'Cool roofs' can beat high heat in homes

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'Cool roofs' can beat high heat in homes
'Cool roofs' can beat high heat in homes

New Delhi : With India too facing the effects of global warming with abnormally high temperatures, simple and low-cost 'cool roof' measures may bring relief to the people, say experts.

"Simple steps such as painting roofs with lime-based whitewash, adding tarp-like coverings, or white ceramic tiles, can help bring down roof surface temperatures by 30 degrees Celsius and also reduce indoor temperatures by three to seven degrees," New York-based advocacy Natural Resources Defence Council's (NRDC) Director of India Programme Anjali Jaiswal told IANS.

She said the innovative low-cost cool roof projects in Ahmedabad and Hyderabad cities, piloted this year, were a great success.

Climate experts say 13 of the 15 hottest years in India have been recorded since 2002, with the highest temperature recorded in 2016. This summer, parts of India have experienced abnormally high temperatures in March and April. Heat waves occur from April to June, before the Indian subcontinent is awash with monsoon.

An NRDC interim report "Cool roofs: Protecting local communities from extreme heat" this month says less than 10 per cent of India's households have air conditioning.

With summer temperatures regularly exceeding 40 degrees Celsius (104 degrees Fahrenheit) in a majority of India's cities and large sections of population in low-income housing having little to no access to electricity, access to cooler homes is a matter of survival, not just comfort.

The report, quoting a research by the International Institute of Information Technology in Hyderabad and the Lawrence Berkeley National Laboratory, says 'cool roofs' could reduce peak energy demand by 10 to 19 per cent in buildings in Hyderabad.

This will potentially help reduce citywide air temperature by two degrees Celsius (3.6 degrees F) and save Rs 500 crore over 10 years, it says.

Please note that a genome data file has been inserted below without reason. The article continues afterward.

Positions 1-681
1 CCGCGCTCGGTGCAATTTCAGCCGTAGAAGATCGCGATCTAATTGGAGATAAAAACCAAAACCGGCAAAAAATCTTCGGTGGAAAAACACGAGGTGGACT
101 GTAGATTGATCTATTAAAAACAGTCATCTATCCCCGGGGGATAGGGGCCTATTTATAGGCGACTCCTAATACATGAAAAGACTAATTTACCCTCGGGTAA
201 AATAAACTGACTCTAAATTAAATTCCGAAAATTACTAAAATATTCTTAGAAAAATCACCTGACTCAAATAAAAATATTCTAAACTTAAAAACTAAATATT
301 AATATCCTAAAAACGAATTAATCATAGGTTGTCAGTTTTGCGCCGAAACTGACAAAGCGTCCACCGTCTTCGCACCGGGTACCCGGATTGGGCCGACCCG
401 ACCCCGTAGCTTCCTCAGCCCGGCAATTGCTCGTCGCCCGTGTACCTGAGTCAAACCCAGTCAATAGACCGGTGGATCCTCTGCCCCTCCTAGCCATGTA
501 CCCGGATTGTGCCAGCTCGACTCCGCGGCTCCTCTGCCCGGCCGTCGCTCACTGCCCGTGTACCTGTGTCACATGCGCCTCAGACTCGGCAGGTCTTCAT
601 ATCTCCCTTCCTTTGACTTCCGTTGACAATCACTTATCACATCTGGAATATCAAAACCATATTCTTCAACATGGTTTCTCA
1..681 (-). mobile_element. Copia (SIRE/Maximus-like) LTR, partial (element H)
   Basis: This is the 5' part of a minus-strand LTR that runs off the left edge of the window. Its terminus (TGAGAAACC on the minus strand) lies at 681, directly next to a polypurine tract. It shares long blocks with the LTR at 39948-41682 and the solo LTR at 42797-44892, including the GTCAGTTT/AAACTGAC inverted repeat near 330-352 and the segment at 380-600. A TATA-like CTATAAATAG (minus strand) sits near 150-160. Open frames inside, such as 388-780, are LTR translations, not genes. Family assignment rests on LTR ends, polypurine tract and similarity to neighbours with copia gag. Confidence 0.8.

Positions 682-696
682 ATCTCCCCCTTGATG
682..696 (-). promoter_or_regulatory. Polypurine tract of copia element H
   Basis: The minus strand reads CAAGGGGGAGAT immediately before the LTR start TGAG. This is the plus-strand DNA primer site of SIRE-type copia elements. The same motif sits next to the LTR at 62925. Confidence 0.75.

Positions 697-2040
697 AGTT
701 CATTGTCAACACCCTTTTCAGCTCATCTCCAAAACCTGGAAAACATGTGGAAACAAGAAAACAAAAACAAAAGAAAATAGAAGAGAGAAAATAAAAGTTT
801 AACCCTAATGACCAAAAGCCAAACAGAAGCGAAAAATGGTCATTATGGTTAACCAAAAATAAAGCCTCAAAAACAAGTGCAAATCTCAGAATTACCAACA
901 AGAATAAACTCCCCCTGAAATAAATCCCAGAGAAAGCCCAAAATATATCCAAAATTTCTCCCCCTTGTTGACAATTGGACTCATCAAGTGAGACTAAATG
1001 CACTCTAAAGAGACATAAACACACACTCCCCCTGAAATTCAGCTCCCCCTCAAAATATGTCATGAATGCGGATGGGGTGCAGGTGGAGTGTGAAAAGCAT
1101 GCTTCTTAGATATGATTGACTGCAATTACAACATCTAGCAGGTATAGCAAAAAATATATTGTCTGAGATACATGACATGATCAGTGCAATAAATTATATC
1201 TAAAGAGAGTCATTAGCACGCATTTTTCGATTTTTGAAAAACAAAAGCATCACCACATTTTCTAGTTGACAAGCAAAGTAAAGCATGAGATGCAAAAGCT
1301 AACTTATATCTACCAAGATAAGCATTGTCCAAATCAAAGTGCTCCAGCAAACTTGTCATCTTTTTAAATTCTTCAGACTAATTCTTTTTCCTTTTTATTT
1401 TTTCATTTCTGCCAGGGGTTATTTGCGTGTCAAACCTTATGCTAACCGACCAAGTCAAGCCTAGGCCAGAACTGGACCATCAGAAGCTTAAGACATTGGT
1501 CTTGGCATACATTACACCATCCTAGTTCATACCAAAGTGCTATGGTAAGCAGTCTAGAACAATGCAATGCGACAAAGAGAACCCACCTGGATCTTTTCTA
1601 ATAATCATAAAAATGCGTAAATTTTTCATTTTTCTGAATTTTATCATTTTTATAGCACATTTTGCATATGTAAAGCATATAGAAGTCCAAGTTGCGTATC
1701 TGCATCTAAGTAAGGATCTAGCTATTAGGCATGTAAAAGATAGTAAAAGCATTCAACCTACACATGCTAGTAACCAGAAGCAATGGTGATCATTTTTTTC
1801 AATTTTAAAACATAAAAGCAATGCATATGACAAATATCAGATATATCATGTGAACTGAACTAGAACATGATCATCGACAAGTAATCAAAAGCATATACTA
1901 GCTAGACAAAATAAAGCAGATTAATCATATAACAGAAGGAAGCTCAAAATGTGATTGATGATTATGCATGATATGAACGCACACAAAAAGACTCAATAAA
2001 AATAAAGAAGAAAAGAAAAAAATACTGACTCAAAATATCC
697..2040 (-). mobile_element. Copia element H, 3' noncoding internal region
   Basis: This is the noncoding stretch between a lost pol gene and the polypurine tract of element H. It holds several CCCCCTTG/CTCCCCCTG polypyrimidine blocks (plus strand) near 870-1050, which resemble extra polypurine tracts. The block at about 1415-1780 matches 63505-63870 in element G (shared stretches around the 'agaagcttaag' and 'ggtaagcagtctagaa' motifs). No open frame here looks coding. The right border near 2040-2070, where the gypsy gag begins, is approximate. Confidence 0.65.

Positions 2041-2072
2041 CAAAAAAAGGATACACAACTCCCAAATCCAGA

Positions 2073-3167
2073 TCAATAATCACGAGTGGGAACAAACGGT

A new study, published in journal Nature Climate Change on Sunday, indicates nearly one-third of the global population currently gets affected by heatwaves and the figure could become "nearly three quarters by end of this century."

Another study published this month in the Science Advances journal, which is India specific, tries to link climate change to heat-related deaths.

It said as the mean summer temperature and the annual number of heatwave days increased in India from 1,960 to 2,009, there was a 'substantial increase' in heat-related deaths.

Some experts expect India's temperature to rise by 2.2 to 5.5 degrees Celsius by the end of this century, said the study based on India Meteorological Department (IMD) data.

The IMD defines a heatwave as when temperature on any given day is more than three to four degrees Celsius above normal at places where the usual maximum is above 40 degrees.

"India is showing the world that in our fight against climate change we can take smart steps right now to protect millions of people from deadly heatwaves. These groundbreaking heat action plans like 'cool roofs' also demonstrate that it's feasible to create similar heat preparedness plans across Indian cities," NRDC's India consultant Nehmat Kaur said.

Last year was India's hottest year on record -- 0.91 degree Celsius above the 1961-1990 average temperature, the IMD said.

Records began in 1901. Since then, India's average temperature has increased at a rate of 0.65 degree Celsius a century.

In Southeast Asia, 15 to 20 per cent of annual work hours may already be lost in heat-exposed jobs. This may double by 2050 as global climate change progresses, says a 2016 study by the US-based National Center for Biotechnology Information.

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